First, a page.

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NextGen faces lawsuit after a massive data breach

NextGen faces lawsuit after a massive data breach

NextGen Healthcare, a US-based provider of electronic health information software, recently had a large data breach and is now facing a federal lawsuit. 


What happened

According to a data breach notification filed with the Maine Attorney General’s office, a hacker was able to access personal information from over a million patients across the United States. The breach allegedly occurred between March 29th and April 14th. 

Allegedly, personal information such as dates of birth, social security, and addresses was leaked, but no health or medical records were part of the breach. 

According to a local news source, one of NextGen’s responses to the breach was offering two years of free fraud detection and identity-theft protection to those affected. 

NextGen believes that the hackers used digital credentials stolen elsewhere but are still facing backlash. 

An attorney filed a complaint in the U.S. District Court for the Northern District of Georgia for New York resident Cory Benn, claiming that NextGen failed to follow federal guidelines for protecting data.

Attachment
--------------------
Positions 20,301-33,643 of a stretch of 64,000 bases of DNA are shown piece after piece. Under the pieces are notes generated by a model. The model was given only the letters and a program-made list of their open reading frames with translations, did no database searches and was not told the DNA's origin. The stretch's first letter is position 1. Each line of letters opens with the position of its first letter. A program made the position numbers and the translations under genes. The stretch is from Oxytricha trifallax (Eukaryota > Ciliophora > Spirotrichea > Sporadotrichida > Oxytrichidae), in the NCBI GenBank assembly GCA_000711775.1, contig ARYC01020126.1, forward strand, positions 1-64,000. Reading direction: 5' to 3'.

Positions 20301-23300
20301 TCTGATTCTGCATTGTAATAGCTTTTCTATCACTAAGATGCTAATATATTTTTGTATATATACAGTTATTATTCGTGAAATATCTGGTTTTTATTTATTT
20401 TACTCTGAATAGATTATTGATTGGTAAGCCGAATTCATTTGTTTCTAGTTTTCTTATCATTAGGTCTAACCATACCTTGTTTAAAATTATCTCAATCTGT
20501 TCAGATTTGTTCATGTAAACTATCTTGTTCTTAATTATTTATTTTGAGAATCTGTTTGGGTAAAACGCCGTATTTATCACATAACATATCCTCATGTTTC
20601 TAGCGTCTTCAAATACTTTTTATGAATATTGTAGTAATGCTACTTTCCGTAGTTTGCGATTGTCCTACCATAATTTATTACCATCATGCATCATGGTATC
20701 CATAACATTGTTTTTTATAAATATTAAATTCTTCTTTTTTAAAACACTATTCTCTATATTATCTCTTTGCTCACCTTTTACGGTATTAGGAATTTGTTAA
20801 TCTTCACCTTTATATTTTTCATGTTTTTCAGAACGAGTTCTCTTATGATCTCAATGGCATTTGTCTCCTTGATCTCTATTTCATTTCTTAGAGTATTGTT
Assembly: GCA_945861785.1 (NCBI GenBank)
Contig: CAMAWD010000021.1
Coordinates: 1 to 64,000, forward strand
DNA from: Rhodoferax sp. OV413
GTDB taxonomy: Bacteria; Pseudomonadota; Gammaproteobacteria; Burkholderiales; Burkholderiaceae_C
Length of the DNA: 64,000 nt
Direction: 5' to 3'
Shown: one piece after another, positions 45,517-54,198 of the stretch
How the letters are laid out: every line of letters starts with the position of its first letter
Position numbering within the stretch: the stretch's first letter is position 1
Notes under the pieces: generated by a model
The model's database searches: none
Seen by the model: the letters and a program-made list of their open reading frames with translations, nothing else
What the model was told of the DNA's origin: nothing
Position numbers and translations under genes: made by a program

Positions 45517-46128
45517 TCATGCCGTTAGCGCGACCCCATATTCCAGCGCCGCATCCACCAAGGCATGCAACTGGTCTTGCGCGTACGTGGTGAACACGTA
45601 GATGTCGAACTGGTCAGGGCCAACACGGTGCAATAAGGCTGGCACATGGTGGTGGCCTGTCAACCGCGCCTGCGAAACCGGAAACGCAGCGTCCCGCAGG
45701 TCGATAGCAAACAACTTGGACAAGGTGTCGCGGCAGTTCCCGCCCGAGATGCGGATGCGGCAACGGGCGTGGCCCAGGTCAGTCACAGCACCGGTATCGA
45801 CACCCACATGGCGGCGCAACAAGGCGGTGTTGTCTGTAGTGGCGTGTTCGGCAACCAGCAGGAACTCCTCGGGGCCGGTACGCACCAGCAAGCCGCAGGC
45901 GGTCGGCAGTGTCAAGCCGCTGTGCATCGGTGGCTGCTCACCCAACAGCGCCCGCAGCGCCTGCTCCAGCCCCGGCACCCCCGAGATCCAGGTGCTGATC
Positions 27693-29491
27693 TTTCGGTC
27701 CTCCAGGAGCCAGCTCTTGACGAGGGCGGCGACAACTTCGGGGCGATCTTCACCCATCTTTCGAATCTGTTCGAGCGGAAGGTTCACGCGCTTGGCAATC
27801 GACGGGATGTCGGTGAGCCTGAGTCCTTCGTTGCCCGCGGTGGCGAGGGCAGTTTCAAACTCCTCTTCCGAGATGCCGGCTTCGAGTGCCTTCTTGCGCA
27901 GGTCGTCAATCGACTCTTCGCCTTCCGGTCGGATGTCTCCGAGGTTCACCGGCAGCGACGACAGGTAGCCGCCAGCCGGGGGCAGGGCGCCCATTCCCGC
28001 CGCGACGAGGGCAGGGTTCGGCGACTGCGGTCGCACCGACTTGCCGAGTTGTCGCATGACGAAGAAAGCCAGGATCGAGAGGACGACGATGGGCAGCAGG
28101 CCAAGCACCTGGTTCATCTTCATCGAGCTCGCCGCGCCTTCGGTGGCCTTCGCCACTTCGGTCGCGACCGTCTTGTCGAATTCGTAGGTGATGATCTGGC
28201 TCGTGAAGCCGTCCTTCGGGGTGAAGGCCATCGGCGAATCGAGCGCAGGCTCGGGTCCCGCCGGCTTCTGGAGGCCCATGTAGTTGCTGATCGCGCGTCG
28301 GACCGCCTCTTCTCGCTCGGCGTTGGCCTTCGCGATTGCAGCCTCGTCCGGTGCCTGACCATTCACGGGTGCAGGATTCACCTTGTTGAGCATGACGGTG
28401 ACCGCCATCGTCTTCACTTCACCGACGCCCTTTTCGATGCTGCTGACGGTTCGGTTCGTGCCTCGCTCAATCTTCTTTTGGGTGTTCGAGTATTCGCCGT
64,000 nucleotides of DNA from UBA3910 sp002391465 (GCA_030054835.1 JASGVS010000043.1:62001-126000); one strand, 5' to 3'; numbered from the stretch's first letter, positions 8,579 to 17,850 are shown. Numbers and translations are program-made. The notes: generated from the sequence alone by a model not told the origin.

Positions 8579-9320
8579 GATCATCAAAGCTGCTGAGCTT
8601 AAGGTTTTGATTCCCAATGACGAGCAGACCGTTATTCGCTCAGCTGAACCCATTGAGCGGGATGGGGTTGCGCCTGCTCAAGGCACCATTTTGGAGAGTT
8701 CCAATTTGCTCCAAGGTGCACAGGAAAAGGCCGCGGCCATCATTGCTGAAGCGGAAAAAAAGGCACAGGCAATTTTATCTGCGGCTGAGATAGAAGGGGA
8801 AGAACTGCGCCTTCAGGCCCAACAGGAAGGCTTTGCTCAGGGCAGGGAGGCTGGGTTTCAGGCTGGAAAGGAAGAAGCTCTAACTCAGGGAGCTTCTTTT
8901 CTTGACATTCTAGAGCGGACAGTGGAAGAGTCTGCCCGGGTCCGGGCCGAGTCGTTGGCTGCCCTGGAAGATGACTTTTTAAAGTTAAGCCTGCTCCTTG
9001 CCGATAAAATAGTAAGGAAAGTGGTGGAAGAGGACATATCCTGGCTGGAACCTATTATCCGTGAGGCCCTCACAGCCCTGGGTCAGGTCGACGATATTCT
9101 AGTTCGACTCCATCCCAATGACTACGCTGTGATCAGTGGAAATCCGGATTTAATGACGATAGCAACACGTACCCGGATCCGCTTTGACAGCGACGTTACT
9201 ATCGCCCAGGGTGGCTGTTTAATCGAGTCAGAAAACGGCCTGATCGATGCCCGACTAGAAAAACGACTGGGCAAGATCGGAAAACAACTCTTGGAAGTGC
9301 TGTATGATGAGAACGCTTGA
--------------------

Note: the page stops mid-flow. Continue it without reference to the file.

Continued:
Why it matters

Even though NextGen may not have been involved in how the hackers received the digital credentials, the case still shows how health companies may be found negligent if their data protection fails to follow HIPAA regulations. 

While data breaches occasionally happen at no fault of the health care company, maintaining HIPAA compliance is one of the best ways to prevent facing allegations.

Healthcare companies are also increasingly becoming a point of interest for hackers, as they are frequently viewed as more vulnerable to attack. 

Read moreNew survey reveals gap in cybersecurity implementation. 


What was said

In a statement released to TechCrunch, spokesperson Tami Andrade said that once they learned of the breach they “took steps to investigate and remediate, including working together with leading outside cybersecurity experts and notifying law enforcement.” 

Andrade stated there was “no evidence of any access or impact to any of your health or medical records or any health or medical data.” The statement acknowledged that hackers may have gained access to other private information. 

In the complaint filed, the attorneys stated that “as a result of the data breach, [impacted patients] face a substantial risk of imminent and certainly impending harm,” as well as causing anxiety and monetary costs for those affected. 


The bottom line

Companies like NextGen are facing heat for potentially failing to follow proper HIPAA guidelines, which can result in harsh penalties. 

Read more: HIPAA breach report for April 2023

Healthcare entities should carefully consider their process for cybersecurity protection and implementation, especially in a digital world of increasing phishing and ransomware attempts. 

Related: HIPAA complaint email: The definitive guide

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